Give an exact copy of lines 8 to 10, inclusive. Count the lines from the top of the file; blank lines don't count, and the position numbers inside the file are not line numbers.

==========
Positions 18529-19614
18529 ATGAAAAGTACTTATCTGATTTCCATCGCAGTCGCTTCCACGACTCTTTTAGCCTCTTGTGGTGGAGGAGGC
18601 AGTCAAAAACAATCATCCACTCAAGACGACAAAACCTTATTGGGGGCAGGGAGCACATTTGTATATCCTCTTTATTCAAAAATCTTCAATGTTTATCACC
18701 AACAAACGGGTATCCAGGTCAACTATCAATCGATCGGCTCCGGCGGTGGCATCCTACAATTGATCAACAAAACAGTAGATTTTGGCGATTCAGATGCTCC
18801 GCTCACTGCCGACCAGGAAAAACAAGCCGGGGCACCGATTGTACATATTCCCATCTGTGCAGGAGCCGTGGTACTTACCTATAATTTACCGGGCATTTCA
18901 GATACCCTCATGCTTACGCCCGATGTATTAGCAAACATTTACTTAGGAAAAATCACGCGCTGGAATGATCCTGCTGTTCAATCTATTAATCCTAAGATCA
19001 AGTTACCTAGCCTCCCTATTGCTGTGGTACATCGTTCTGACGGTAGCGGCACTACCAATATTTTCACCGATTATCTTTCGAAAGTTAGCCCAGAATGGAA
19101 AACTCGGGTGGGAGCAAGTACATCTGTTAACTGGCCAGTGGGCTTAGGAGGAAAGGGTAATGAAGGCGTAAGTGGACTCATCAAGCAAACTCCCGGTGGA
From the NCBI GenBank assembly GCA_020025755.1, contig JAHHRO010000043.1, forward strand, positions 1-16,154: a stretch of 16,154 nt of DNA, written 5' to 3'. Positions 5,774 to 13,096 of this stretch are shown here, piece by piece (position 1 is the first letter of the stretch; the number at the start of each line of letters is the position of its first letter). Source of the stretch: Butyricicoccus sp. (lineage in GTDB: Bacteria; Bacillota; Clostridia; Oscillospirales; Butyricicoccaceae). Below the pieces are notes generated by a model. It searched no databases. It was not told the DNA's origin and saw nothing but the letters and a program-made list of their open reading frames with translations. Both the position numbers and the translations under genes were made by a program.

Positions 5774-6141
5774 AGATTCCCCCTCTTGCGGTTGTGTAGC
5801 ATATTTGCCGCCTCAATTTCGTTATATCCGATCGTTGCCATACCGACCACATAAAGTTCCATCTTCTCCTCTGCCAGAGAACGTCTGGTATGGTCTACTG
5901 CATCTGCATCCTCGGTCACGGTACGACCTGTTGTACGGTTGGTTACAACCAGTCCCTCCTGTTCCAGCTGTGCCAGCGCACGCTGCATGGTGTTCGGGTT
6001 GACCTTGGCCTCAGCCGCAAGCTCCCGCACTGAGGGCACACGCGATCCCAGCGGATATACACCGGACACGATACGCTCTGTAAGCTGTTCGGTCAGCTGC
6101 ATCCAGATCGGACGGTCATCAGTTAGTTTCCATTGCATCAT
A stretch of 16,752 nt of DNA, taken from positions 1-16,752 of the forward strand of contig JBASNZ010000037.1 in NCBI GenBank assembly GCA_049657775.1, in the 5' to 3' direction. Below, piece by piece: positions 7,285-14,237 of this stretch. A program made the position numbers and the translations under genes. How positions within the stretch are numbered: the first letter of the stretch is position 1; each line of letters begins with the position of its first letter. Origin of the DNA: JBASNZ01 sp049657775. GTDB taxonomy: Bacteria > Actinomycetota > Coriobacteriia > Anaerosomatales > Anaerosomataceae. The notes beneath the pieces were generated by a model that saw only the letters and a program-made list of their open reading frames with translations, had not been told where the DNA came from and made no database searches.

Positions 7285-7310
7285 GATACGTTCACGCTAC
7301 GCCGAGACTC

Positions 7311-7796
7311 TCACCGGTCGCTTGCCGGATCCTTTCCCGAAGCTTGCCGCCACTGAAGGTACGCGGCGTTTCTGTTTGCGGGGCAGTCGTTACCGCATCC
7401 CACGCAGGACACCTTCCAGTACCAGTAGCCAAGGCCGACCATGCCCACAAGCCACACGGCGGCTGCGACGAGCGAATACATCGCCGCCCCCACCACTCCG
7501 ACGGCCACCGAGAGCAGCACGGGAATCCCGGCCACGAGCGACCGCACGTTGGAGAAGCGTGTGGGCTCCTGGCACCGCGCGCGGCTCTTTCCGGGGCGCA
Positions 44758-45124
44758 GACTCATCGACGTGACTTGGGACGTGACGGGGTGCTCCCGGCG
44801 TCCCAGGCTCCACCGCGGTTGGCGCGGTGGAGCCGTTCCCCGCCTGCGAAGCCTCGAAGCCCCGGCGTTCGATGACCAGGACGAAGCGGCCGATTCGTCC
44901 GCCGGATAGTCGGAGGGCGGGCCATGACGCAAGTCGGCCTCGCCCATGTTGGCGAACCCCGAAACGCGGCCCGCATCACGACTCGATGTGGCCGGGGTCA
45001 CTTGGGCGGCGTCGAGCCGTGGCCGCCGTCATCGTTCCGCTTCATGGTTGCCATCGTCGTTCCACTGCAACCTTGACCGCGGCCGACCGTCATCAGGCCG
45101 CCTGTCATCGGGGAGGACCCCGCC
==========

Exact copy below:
19101 AACTCGGGTGGGAGCAAGTACATCTGTTAACTGGCCAGTGGGCTTAGGAGGAAAGGGTAATGAAGGCGTAAGTGGACTCATCAAGCAAACTCCCGGTGGA
From the NCBI GenBank assembly GCA_020025755.1, contig JAHHRO010000043.1, forward strand, positions 1-16,154: a stretch of 16,154 nt of DNA, written 5' to 3'. Positions 5,774 to 13,096 of this stretch are shown here, piece by piece (position 1 is the first letter of the stretch; the number at the start of each line of letters is the position of its first letter). Source of the stretch: Butyricicoccus sp. (lineage in GTDB: Bacteria; Bacillota; Clostridia; Oscillospirales; Butyricicoccaceae). Below the pieces are notes generated by a model. It searched no databases. It was not told the DNA's origin and saw nothing but the letters and a program-made list of their open reading frames with translations. Both the position numbers and the translations under genes were made by a program.

Positions 5774-6141